9 States that could Vote to legalize marijuana in 2020

The numbers 11 and 33 come up quite often when the topic of marijuana legalization is discussed. Currently, 11 U.S. states allow the legal use of recreational marijuana, while 33 states have legalized medical cannabis. But those numbers could soon change.

Nine states could be on track to hold key votes on some form of marijuana legalization in 2020. Here are the states that could be next on the marijuana map -- and the stocks that could be poised to profit the most.


Hemp licenses issued by State 2019

  • The 29 U.S. states having reporting licensed hemp cultivation acreage total nearly half a million acres in combined cultivation land area, a massive increase over 2018's combined U.S. total of just over 100,000 acres.
  • Colorado leads the nation in hemp cultivation and processing land area with over 80,000 acres reported.
  • Oregon, Kentucky, Tennessee, and Montana lead in hemp program expansion efforts.
  • Tennessee leads in total hemp licenses issued in 2019.
  • At least 70% of the 2019 U.S. hemp harvest is intended for extract production.
  • California is poised to be the top-producing hemp state for both conventional and organic production as thousands of acres have already been planted in 2019.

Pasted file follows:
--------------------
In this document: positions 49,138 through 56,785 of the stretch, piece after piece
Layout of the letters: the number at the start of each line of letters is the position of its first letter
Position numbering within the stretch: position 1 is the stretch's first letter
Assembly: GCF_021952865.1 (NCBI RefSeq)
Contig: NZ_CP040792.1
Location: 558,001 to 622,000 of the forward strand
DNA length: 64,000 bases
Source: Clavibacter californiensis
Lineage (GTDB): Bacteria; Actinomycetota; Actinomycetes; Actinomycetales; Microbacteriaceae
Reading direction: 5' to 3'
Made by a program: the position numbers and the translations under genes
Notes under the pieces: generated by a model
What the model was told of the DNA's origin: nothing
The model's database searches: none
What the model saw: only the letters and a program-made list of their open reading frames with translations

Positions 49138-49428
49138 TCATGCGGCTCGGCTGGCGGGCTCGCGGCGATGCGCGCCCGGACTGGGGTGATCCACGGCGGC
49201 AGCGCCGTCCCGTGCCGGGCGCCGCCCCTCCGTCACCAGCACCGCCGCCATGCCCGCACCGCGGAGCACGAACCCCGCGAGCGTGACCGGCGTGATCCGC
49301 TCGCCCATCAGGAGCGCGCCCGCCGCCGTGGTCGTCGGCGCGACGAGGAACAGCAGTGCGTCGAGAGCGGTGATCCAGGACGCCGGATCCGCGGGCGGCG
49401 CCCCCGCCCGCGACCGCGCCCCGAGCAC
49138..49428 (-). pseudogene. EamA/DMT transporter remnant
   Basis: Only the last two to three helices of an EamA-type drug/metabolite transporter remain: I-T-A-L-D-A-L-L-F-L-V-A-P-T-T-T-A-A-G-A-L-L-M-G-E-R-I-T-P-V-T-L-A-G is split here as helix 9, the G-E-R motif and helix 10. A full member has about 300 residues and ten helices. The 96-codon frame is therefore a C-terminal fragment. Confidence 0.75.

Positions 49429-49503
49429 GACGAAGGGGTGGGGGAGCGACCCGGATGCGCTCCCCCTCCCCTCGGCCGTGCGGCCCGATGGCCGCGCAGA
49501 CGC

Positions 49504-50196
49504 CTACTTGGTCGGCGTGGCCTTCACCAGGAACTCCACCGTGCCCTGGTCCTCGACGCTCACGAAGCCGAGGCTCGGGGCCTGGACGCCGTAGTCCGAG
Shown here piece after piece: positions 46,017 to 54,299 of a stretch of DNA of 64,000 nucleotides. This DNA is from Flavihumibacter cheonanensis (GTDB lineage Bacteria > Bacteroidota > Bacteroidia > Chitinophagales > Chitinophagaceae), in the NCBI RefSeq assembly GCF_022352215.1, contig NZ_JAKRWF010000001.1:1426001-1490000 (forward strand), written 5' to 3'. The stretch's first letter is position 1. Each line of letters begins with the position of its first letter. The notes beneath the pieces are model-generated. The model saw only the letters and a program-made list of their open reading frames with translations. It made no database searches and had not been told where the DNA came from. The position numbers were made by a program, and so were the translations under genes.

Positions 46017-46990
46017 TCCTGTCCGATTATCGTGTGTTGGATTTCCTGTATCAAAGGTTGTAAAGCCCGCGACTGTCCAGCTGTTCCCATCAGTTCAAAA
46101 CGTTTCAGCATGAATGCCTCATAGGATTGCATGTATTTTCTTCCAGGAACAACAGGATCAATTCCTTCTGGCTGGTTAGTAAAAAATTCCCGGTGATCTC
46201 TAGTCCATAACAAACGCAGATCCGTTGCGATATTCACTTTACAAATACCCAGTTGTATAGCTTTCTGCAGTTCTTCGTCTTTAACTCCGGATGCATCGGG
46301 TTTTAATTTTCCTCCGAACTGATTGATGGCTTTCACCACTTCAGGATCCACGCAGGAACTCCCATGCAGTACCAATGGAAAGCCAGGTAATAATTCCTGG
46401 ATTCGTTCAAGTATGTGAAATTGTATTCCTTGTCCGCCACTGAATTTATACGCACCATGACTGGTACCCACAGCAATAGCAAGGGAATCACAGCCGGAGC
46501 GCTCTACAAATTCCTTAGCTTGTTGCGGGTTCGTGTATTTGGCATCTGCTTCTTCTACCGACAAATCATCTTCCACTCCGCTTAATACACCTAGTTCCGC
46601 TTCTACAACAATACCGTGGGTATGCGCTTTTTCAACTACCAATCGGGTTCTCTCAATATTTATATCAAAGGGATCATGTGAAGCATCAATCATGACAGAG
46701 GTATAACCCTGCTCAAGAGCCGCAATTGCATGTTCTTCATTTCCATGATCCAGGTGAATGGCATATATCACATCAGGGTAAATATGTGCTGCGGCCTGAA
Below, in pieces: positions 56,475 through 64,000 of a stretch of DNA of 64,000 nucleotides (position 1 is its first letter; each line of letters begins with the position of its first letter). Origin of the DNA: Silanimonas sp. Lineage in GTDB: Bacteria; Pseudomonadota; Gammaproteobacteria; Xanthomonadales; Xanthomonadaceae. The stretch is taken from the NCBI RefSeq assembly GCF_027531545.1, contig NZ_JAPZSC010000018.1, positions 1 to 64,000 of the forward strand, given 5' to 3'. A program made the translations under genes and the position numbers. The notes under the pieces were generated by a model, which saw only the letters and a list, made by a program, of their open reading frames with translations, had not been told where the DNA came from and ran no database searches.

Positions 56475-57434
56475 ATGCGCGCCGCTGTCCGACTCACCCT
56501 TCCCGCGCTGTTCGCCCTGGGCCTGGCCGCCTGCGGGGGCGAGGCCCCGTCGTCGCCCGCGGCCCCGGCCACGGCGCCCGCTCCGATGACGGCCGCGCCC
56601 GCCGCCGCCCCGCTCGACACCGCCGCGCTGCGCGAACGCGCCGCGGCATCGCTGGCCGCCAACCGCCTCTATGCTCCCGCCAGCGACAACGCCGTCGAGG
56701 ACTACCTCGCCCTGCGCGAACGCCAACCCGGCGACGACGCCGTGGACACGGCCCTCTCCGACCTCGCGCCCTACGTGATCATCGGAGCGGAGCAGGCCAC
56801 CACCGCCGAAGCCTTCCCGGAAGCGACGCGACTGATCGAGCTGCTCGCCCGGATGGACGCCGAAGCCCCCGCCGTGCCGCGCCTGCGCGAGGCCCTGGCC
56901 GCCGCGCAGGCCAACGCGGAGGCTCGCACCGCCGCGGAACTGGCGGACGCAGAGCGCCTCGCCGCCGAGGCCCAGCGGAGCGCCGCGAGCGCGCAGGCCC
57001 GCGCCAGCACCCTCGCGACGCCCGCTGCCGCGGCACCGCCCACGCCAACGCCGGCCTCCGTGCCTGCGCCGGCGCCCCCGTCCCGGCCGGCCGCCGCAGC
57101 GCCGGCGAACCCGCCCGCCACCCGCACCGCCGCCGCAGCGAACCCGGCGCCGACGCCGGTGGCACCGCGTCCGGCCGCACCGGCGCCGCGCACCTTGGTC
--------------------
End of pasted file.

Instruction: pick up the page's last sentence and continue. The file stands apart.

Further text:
20 States expected to fully legalize marijuana by 2024

The legal marijuana industry is budding before our eyes. What had once been considered a taboo industry that was swept under the rug by lawmakers has now become a front-and-center issue, as well as a big-time moneymaker for investors and companies involves in the pot industry.


Legalization of marijuana in Arizona: These are the rules that could be on the 2020 ballot

For the second time in four years, there's a chance Arizonans might be casting a vote to legalize marijuana on their November ballot.

A group backing the legalization released details Friday on a ballot measure that is looking to legalize the "responsible adult use of marijuana" in Arizona.

The 16-page "Smart and Safe Act" would legalize the sale, possession and consumption of up to one ounce, no more than 5 grams of which can be marijuana concentrate, of the drug for adults 21 years and older. Every adult would also be allowed to have not more than six plants at their home or 12 in homes with multiple adults.


If Arizona legalizes recreational marijuana, it should regulate its potency

The medical marijuana industry is reportedly gearing up for another initiative to legalize recreational pot in Arizona.

This will rekindle familiar arguments. But there is one new issue that should take center stage in this debate: the regulation of the potency of recreational marijuana.

The observation is frequently made that today’s marijuana isn’t the marijuana familiar to aging boomers from their college days. It’s far more potent.

And there is growing medical evidence linking high-potency pot with a substantially higher risk of psychosis.


Arizona Governor signs Law mandating quality control testing for medical cannabis products